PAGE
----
This exploratory and thoughtful approach to sound and all its possibilities forms the cornerstone of Meyer Sound (which Meyer and his wife, Helen, founded in Berkeley in 1979), and it’s enshrined in their motto: “Thinking sound.” “‘Thinking sound’ embodies our philosophy of making sound something that matters for everyone in all situations,” Meyer explains. “Sound is a crucial contributor to quality of life, because it is all around us all of the time.” By developing new technologies, Meyer Sound constantly seeks to “create audio solutions that heighten the quality and enjoyment of each of these kinds of sonic experiences.”

Mina Sabet, TED's director of production/video operations

Meet Mina Sabet, TED’s director of production/video operations. It’s her job to make TED’s custom-built theater look and sound better year after year. TED2019: Bigger Than Us. April 15–19, 2019, Vancouver, BC, Canada. Photo: Dian Lofton / TED

If this kind of thinking sounds familiar, it’s because it dovetails perfectly with the values of TED’s production team, for whom sound and video are equal ingredients in an ideal conference experience. Mina Sabet, TED’s Director of Production and Video Operations, sought to up the ante of TED’s audio production — and Meyer Sound was a “clear choice” to reboot the sound system for the 2019 Vancouver conference.

Building a PA system that blends into the background, doesn’t block anyone’s view of the stage, and yet still provides adequate sound coverage is a daunting task. According to Sabet, “One specific red flag we noticed when sitting in the theater was that our front rows” — specifically couches arranged at the front of the theater — “did not have a full audio experience.” The existing speakers were high overhead, creating a sonic void at the front of the hall. Loudspeakers must compete with lighting rigs and video projectors for ceiling real estate, and they had lost that battle. Speakers in the aisles are both hazardous and, well, ugly.

The solution was both innovative and comically obvious — hide speakers under the furniture. Sabet says that Meyer Sound’s “UP4-Slim speaker could fit nicely under the couch, face the people in the couches, and never be visible to the audience or our cameras. It was a perfect fit.” From there, the team optimized the rest of the room — as Meyer’s business manager John Monitto says, “making sure that we had equal coverage between all the seats, and just really making it a dynamic space… completely blanketing the seats with sound.”

This tranquil simulcast room became a chillout lounge between sessions, with sound environment from Meyer Sound.

This quiet simulcast room became a chillout lounge between sessions of talks, thanks to a tranquil sound environment from Meyer Sound. TED2019: Bigger Than Us. April 15–19, 2019, Vancouver, BC, Canada. Photo: Dian Lofton / TED

Once Meyer Sound had conquered the challenges in the main theater, they rewired the simulcast rooms to provide relaxed, uncrowded viewing spaces away from the main theater. As they explored the theme of relaxation, the teams began to wonder — how could they design a space that is not only a great place to listen to the conference, but also a meditative environment where attendees could really lose themselves and quietly observe the torrent of ideas they’d just experienced? More important, how could the production team exploit Meyer Sound’s powerful sound design suites — which can enable small halls to sound like cathedrals or caverns, or muffle echoes to make large spaces sound tiny — to their fullest potential?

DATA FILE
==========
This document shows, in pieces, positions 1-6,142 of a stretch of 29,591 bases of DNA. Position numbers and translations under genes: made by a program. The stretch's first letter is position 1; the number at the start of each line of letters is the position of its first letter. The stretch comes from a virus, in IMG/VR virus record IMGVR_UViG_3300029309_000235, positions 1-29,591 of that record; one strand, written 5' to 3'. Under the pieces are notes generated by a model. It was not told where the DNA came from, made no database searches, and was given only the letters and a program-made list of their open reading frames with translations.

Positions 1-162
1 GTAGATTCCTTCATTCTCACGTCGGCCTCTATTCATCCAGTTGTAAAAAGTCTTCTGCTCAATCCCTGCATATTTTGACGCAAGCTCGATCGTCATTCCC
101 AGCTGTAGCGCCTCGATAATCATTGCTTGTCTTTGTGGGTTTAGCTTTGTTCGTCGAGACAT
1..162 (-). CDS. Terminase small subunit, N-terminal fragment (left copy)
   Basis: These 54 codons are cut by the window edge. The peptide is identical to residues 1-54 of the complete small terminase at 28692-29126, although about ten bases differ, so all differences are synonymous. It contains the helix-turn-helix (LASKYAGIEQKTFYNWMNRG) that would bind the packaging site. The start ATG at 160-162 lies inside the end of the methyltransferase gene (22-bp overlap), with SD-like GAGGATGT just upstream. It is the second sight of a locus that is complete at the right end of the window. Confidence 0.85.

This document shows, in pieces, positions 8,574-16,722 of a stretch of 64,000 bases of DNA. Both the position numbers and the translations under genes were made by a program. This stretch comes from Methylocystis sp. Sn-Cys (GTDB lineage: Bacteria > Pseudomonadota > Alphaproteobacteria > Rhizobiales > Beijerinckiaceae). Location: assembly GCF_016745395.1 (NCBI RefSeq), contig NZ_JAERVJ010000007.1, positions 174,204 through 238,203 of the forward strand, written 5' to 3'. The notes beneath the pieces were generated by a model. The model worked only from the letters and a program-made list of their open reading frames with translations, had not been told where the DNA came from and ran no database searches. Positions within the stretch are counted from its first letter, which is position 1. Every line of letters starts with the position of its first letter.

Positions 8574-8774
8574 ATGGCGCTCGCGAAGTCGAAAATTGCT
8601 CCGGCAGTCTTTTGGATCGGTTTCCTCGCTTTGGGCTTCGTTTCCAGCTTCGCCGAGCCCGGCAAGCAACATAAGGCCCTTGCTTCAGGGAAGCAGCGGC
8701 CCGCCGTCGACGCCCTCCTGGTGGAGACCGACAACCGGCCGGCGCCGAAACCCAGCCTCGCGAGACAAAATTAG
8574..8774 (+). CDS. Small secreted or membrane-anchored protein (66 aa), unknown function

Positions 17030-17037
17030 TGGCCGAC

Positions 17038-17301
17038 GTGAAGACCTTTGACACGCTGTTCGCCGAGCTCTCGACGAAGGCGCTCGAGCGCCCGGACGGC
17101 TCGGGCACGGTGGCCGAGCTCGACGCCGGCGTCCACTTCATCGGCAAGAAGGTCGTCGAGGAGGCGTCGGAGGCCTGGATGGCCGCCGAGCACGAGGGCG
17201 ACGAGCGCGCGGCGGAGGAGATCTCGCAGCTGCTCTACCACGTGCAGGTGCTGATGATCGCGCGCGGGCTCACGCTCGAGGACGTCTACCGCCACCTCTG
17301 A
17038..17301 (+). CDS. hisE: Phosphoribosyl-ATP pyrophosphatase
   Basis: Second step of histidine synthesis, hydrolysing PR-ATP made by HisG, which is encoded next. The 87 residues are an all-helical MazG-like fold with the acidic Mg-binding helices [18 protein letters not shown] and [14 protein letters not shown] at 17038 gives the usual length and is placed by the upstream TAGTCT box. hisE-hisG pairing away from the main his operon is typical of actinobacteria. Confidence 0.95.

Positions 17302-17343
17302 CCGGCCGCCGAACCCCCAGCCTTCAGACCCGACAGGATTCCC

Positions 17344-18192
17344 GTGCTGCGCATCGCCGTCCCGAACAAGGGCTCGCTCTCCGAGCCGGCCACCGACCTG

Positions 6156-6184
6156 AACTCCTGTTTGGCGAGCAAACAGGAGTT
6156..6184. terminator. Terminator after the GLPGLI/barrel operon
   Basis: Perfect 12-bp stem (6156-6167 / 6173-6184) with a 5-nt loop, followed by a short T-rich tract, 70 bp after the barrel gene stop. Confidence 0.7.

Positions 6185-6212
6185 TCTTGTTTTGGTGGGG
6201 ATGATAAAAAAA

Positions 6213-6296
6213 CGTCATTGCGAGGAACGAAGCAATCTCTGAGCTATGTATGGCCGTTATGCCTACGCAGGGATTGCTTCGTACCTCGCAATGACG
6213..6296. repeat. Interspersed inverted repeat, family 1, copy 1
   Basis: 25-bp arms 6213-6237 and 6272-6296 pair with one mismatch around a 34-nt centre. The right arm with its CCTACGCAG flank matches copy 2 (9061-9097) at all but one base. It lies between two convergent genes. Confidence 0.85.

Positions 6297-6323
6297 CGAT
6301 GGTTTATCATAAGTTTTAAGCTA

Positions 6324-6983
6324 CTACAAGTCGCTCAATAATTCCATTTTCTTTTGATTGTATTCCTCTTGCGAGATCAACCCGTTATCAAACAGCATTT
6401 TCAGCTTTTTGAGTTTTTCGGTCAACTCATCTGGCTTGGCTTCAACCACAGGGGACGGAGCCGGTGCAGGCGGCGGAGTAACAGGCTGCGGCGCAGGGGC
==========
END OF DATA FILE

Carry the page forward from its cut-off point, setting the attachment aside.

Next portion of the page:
As Monitto tells it, “TED had brought us the idea of a room that has two purposes: one, it’s a simulcast space [where] you can watch a talk happening live. [Two], between those sessions, when there’s not somebody on a stage or they’re not presenting material, there’s a place to go to be able to just chill out. And that’s what this room was all about. They brought us a theme of ‘Under the stars,’ and they wanted us to run with it.” And so the “Under the stars” room was born, centered around an interactive ceiling installation that would display the constellations of different cultures with the wave of a baton.

Monitto continues: “We did something really creative — creating an outdoor theme, with an audio soundscape that allowed you to just kind of chill out and relax.” By manipulating high-quality recordings of wind, water, insects and birds flying overhead with Spacemap — an audio matrix that maps up to 288 input sources to output locations — the Meyer Sound team created the illusion of an outdoor cinema under the stars, with sounds not only drifting between speakers, but also soaring overhead and far away. “It just was a real nice place to hang out,” Monitto says.

Leveraging sound to redefine spaces and moods within the conference venue is just the beginning — TED and Meyer Sound have a wide spectrum of challenges and possibilities ahead of them. Using their boundless curiosity, ingenuity, and creativity, both teams seek to redefine the aesthetic boundaries of their events — and seeking to master data-driven tools to achieve this is perhaps the most daunting task of all. As John Meyer puts it, “We [can analyze sound], but it’s like analyzing food — it’s hard. Analyzing whiskey or anything like that with chemistry is hard to figure out. Does it taste good?” As they enter their multi-year partnership, TED and Meyer hope to deliver complex, rich, and five-star flavors to audiences in their theater and in rooms at TED’s flagship conference in Vancouver for years to come.